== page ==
The snail darter is a three-inch-long snail-eating fish that was once only found in the Little Tennessee River. When that river was going to be dammed by the Tellico Dam under construction in the 1970s, the snail darter was listed on the endangered species list and the little fish subsequently became the subject of a legal battle that made it all the way up to the U.S. Supreme Court. With the dam project 95% complete in 1978, the Supreme Court blocked further construction, citing the Endangered Species Act. A year later, Congress exempted the project from the requirements of the Act, thereby clearing the way for the completion of the dam.
In order to save the snail darter, biologists transplanted the fish into several other nearby rivers and waterways. In addition, the Tennessee Valley Authority modified the operation of the Tellico Dam to release more oxygen-rich water downstream. Beyond those measures, the river cleanup under the Clean Water Act further aided the fish’s recovery.
In 1984, the snail darter was removed from the endangered species list and was listed as threatened or vulnerable. Recently, the U.S. Department of the Interior officially removed the snail darter from the federal list of threatened and endangered wildlife.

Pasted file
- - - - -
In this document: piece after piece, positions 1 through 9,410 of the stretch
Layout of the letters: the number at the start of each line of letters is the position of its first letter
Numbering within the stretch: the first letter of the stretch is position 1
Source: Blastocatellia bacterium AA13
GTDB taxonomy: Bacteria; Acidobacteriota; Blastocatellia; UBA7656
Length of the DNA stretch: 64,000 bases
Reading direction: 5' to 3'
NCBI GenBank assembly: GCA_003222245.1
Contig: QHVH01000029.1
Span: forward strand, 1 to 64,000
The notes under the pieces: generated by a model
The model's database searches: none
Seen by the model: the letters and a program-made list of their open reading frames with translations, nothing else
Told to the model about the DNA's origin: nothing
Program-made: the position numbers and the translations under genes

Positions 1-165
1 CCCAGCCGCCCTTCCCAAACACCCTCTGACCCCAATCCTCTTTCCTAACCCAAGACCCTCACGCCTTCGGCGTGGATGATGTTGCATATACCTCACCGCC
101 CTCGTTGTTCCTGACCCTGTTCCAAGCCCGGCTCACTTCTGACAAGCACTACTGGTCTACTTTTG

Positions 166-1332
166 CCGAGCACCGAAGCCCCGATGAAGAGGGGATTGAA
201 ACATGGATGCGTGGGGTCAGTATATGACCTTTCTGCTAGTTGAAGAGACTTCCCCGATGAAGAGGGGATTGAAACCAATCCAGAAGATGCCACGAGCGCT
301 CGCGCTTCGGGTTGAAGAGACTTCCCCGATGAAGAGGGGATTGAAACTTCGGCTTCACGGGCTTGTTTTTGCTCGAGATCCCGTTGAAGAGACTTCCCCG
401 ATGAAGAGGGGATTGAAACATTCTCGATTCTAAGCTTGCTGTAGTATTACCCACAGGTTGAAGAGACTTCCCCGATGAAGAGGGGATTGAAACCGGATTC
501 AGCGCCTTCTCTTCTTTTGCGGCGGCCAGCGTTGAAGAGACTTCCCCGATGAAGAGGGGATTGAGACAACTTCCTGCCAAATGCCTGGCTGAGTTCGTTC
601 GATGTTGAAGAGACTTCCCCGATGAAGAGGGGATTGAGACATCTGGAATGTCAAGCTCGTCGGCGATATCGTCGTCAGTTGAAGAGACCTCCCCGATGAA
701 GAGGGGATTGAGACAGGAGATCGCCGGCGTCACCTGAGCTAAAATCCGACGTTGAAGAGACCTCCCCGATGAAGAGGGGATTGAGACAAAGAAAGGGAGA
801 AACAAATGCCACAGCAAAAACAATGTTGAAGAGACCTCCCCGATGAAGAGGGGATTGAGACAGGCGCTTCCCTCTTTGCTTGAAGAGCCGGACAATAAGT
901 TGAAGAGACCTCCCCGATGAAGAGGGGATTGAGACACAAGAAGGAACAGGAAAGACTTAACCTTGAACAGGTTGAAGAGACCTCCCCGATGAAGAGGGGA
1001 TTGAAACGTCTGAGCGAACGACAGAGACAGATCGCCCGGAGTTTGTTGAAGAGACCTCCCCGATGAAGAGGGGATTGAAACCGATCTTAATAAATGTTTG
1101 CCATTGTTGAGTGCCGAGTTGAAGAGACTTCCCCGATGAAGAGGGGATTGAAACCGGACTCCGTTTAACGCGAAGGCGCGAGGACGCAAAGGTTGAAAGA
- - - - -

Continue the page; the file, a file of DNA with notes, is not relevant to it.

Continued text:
The snail darter is the fifth fish species to be delisted because its population has recovered. It is the first in the eastern United States. With better management of water releases at dams, many other imperiled aquatic species could be recovered.
Overall, more than 50 plants and animals have recovered under federal protection, including American alligators, humpback whales, peregrine falcons, and bald eagles.
Once at Center of Controversial Case, the Snail Darter Fish Is No Longer Threatened
Photo, posted July 22, 2015, courtesy of The U.S. Fish and Wildlife Service via Flickr.
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